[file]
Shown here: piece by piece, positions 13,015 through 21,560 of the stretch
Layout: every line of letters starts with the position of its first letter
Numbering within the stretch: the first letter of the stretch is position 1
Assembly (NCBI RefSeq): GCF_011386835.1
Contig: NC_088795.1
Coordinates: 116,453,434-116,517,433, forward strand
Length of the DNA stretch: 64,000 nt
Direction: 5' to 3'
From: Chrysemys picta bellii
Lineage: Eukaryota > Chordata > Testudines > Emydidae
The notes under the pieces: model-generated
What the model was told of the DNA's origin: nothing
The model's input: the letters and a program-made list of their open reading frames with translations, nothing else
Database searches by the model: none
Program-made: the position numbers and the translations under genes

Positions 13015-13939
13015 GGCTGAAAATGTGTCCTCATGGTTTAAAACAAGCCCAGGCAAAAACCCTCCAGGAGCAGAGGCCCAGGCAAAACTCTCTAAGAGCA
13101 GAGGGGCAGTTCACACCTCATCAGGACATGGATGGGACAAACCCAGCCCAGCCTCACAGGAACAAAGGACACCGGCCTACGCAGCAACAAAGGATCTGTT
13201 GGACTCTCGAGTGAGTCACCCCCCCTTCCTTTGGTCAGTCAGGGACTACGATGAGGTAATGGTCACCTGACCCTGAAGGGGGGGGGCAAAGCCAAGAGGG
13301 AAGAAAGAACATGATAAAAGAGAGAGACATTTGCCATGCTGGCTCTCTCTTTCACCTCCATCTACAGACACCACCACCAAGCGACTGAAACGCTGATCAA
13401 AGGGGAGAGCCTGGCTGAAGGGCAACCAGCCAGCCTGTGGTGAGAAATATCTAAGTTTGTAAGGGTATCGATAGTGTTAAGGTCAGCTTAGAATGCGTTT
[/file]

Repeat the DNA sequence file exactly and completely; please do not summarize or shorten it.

Shown here: piece by piece, positions 13,015 through 21,560 of the stretch
Layout: every line of letters starts with the position of its first letter
Numbering within the stretch: the first letter of the stretch is position 1
Assembly (NCBI RefSeq): GCF_011386835.1
Contig: NC_088795.1
Coordinates: 116,453,434-116,517,433, forward strand
Length of the DNA stretch: 64,000 nt
Direction: 5' to 3'
From: Chrysemys picta bellii
Lineage: Eukaryota > Chordata > Testudines > Emydidae
The notes under the pieces: model-generated
What the model was told of the DNA's origin: nothing
The model's input: the letters and a program-made list of their open reading frames with translations, nothing else
Database searches by the model: none
Program-made: the position numbers and the translations under genes

Positions 13015-13939
13015 GGCTGAAAATGTGTCCTCATGGTTTAAAACAAGCCCAGGCAAAAACCCTCCAGGAGCAGAGGCCCAGGCAAAACTCTCTAAGAGCA
13101 GAGGGGCAGTTCACACCTCATCAGGACATGGATGGGACAAACCCAGCCCAGCCTCACAGGAACAAAGGACACCGGCCTACGCAGCAACAAAGGATCTGTT
13201 GGACTCTCGAGTGAGTCACCCCCCCTTCCTTTGGTCAGTCAGGGACTACGATGAGGTAATGGTCACCTGACCCTGAAGGGGGGGGGCAAAGCCAAGAGGG
13301 AAGAAAGAACATGATAAAAGAGAGAGACATTTGCCATGCTGGCTCTCTCTTTCACCTCCATCTACAGACACCACCACCAAGCGACTGAAACGCTGATCAA
13401 AGGGGAGAGCCTGGCTGAAGGGCAACCAGCCAGCCTGTGGTGAGAAATATCTAAGTTTGTAAGGGTATCGATAGTGTTAAGGTCAGCTTAGAATGCGTTT